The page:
Gunmen Open Fire on Catholic Church in Burkina Faso Killing 6
Yesterday gunmen attacked a Catholic church in the village of Dablo in Burkina Faso, killing six people, a priest and five worshippers.
According to reports, the attack on the church occurred in the morning when a group of 20-30 gunmen arrived at the church on motorcycles. They entered the church and started shooting as worshippers tried to flee, killing Father Simeon Yampa and five others.
After the gunmen shot the parishioners, they then set the church on fire. Their reign of terror extended outside of the church as they set fire to other buildings, including a health center and all places serving alcohol.
The mayor of the village, Ousmane Zongo, said the act of terror has left the city in a panic.
“People are holed up at home. Shops and stores are closed,” he told AFP. “It’s practically a ghost town.”
While no one has taken credit for Sunday’s attack, it is strikingly similar to other violent incidents instigated by Islamist extremists who are destabilizing the once peaceful African country. Last month, gunmen on motorcycles gunned down Chrisitan worshippers as they left church. The pastor, two of his sons and three other worshippers were killed in that attack.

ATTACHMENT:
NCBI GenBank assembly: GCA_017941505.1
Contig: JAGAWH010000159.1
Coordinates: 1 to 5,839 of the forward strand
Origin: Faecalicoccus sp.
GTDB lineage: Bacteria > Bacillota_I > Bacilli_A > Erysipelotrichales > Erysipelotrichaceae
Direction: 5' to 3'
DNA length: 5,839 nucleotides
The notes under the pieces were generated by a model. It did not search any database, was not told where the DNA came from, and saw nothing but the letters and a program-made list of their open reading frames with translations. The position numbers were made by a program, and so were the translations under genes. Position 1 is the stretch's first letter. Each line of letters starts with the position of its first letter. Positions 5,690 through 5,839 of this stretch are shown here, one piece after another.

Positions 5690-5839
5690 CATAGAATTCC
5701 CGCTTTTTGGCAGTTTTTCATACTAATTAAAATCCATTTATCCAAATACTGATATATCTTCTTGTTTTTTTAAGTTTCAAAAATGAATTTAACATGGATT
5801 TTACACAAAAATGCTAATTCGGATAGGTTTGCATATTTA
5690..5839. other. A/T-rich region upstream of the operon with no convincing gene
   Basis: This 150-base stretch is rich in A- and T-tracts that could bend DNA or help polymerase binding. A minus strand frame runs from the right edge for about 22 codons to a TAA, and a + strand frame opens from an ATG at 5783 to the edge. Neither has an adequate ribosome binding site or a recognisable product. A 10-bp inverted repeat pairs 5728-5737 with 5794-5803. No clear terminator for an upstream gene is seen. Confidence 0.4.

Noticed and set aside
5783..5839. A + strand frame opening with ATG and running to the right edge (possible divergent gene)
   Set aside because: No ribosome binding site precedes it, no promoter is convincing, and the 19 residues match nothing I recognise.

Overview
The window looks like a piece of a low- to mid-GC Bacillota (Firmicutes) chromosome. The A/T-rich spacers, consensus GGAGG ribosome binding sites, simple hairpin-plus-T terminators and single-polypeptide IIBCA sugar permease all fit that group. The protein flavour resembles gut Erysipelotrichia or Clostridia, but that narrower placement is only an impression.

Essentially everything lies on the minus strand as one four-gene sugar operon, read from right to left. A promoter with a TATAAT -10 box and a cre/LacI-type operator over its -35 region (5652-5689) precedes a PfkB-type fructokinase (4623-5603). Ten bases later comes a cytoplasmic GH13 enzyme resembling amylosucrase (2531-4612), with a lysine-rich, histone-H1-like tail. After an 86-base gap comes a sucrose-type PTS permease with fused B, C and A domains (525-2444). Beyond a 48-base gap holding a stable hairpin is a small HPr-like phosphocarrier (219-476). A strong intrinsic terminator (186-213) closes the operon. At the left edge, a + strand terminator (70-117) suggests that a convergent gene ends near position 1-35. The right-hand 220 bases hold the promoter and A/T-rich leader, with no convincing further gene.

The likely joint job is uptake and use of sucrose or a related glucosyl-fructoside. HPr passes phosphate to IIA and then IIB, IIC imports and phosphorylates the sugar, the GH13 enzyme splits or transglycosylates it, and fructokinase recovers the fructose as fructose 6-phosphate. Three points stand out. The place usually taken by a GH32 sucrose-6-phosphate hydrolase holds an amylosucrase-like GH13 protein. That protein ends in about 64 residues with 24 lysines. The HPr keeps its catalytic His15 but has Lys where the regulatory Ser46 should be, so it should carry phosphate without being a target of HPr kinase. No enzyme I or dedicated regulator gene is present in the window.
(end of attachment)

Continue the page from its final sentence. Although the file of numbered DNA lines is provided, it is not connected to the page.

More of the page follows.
This is the third known attack on a Christian church since 2015 when the country saw an increase in violence. However, the jihadists have regularly targeted Muslim and Christian clerics in the north.
In February jihadists murdered Catholic priest Father Cesar Fernandez. He was 72 and had been in African since 1982. Another priest, Father Joel Yougbare, remains unaccounted for after being kidnapped at gunpoint in March, although there are unconfirmed reports that his body has been discovered.
The attack on Dablo happened only two days after a French special forces military operation rescued two hostages, leaving two French soldiers dead. According to France, the hostages rescued were a U.S. citizen, a South Korean national, and French nationals Patrick Picque and Laurent Lassimouillas.
(Photo credit should read AHMED OUOBA/AFP/Getty Images)